The third section is the predictable but requisite chronicling of how the rich spend their money. (The short answer: expensive stuff, politics and philanthropy.) A chapter on family feuds, awkwardly jammed into the middle of the section, rehashes the Koch family’s interminable squabbling, J. Paul Getty’s general asshole-ishness and J. Howard Marshall’s infamous acquisition of a much younger wife whose tabloid fame has probably won her more column inches of media coverage than any of the other proper names in the preceding 271 pages of the text.

Rather than end their book with anything so obvious as a conclusion, the authors append a four-page afterword overpromisingly titled “Money and Happiness” that consists primarily of mostly forgettable quotations about money and happiness. (Readers of the magazine will recognize this as the standard back-page feature.)

Interspersed throughout are boxed items of rich-people trivia, many of them taken from the Forbes archives. (“1987—Harvey Roberts ‘Bum’ Bright, whose fortune comes from oil, real estate, trucking, and banking, arranges bills in his wallet by serial number and brushes his teeth a lucky number of times.”) The boxes serve the same function as sidebars in a magazine, and their frequency is outstripped only by an annoying plague of charts that serve no purpose other than to illustrate basic data points already mentioned in the text—data points so simple that illustration adds no value. These bells and whistles wouldn’t be so irritating if they didn’t thoroughly disrupt the already discursive narrative, which is held together by only the most tenuous of transition sentences.

Stilted prose and a lack of academic rigor are not particularly surprising in a genre in which the ostensible gold standard is Who Moved My Cheese? Business books are notoriously simplistic, and tend to have a self-help-ish subtext that makes even biographically oriented material feel like an aspiring businessman’s instruction manual. If All the Money in the World is a thinly veiled how-to book, the broad strokes are theoretically forgivable. But when broad strokes become cartoons—and the rich are certainly easy to caricature—it’s a disappointment.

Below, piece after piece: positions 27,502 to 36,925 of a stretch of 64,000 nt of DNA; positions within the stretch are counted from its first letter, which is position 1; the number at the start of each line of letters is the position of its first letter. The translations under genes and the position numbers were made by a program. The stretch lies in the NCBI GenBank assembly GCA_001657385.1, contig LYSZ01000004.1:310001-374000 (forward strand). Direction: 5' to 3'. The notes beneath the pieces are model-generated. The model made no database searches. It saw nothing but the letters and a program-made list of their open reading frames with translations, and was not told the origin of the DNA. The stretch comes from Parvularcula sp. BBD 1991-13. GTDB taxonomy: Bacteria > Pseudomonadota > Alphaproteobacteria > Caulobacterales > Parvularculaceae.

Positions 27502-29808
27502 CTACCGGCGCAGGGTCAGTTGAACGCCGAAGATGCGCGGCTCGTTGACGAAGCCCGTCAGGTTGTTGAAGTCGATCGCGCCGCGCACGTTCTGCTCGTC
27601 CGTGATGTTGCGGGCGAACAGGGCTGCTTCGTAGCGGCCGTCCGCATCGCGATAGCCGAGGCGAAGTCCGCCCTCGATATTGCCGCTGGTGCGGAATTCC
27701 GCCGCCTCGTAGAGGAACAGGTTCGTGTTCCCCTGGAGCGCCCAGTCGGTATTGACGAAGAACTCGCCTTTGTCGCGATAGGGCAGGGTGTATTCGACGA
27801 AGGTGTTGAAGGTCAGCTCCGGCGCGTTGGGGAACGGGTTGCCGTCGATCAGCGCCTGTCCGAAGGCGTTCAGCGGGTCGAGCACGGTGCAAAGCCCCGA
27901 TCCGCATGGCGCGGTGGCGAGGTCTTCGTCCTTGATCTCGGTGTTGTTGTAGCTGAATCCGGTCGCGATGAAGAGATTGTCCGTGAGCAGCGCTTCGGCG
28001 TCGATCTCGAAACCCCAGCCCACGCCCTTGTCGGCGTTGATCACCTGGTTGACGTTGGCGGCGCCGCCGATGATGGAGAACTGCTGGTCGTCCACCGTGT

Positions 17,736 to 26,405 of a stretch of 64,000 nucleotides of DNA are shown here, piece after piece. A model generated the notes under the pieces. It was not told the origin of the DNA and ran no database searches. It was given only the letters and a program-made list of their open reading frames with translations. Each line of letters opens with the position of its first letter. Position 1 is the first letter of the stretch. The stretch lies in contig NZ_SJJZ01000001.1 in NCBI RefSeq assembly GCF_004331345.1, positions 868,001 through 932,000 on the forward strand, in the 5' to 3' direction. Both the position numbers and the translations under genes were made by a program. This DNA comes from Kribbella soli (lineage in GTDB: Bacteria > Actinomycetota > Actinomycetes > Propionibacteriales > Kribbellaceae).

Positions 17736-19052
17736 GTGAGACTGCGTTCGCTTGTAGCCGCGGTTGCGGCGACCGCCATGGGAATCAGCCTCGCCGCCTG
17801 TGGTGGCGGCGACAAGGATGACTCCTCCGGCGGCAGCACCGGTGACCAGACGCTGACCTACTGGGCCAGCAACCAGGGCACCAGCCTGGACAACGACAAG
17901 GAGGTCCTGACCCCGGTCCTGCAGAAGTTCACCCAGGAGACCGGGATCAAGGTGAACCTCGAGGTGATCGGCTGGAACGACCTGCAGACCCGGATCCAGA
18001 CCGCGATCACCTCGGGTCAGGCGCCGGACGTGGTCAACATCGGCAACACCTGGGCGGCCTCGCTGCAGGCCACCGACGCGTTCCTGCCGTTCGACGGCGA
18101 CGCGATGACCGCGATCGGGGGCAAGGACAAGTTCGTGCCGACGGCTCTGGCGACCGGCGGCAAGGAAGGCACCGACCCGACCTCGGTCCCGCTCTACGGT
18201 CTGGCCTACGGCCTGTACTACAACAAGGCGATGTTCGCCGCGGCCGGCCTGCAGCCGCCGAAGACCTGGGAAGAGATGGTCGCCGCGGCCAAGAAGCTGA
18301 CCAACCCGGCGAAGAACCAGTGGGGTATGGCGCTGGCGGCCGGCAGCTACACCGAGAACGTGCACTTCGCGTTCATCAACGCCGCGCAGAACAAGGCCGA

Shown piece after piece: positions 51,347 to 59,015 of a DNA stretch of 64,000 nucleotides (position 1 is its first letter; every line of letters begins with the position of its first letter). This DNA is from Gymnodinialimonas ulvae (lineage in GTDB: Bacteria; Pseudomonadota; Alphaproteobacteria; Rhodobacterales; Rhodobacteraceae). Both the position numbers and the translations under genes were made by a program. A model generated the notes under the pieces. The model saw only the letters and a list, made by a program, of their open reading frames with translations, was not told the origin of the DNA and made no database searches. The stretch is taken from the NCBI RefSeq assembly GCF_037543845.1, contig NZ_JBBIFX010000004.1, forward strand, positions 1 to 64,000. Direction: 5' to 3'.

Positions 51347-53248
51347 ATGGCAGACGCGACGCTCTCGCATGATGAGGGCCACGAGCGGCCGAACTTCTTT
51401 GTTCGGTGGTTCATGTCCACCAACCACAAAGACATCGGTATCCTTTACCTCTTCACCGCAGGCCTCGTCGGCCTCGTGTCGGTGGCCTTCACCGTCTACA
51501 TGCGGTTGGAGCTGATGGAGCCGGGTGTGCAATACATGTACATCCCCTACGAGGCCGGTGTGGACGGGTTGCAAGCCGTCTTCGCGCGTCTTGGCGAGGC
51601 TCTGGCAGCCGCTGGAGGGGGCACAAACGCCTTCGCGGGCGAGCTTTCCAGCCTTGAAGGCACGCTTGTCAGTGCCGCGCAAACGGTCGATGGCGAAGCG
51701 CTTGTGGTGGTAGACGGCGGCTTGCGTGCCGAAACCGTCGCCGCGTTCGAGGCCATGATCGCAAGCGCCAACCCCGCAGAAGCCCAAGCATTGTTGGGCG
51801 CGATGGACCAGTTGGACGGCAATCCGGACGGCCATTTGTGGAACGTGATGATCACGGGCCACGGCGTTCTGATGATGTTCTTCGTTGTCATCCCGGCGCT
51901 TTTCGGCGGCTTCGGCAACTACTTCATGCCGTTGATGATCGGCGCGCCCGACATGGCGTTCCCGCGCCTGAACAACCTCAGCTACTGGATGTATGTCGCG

Wealth is not an easy subject to address. It has the capacity to corrupt and amplify elements of human character in radical ways. Portrayals of it that are merely voyeuristic tend to avoid discussion of its deleterious effects, such as its corrosive impact on personal morality. This book tiptoes around the issue, dredging up various family feuds, alluding to infidelities and abuse, but never touching the emotional core, determined in its simplicity not to alienate its subjects.

To be fair, the authors—veteran journalists with plenty of admirable publishing credits—delicately warn the reader from the beginning that their book isn’t going to going to address any of the difficult questions that make the subject of wealth controversial and interesting. “What does it say about America that the wealth of four hundred individuals should, in 2006, equal almost one-tenth of the annual output of a nation of 300 million people? To skeptics, the Forbes 400 symbolizes a period of avarice, excess, and selfishness,” they write, dangling before the reader the tantalizing prospect of a provocative discussion. Then they callously snatch it away. “All the Money in the World does not join in these arguments.” And that’s a shame.

Elizabeth Spiers was the founding editor of Gawker.com. Her first novel, And They All Die in the End, will be published next year by Riverhead.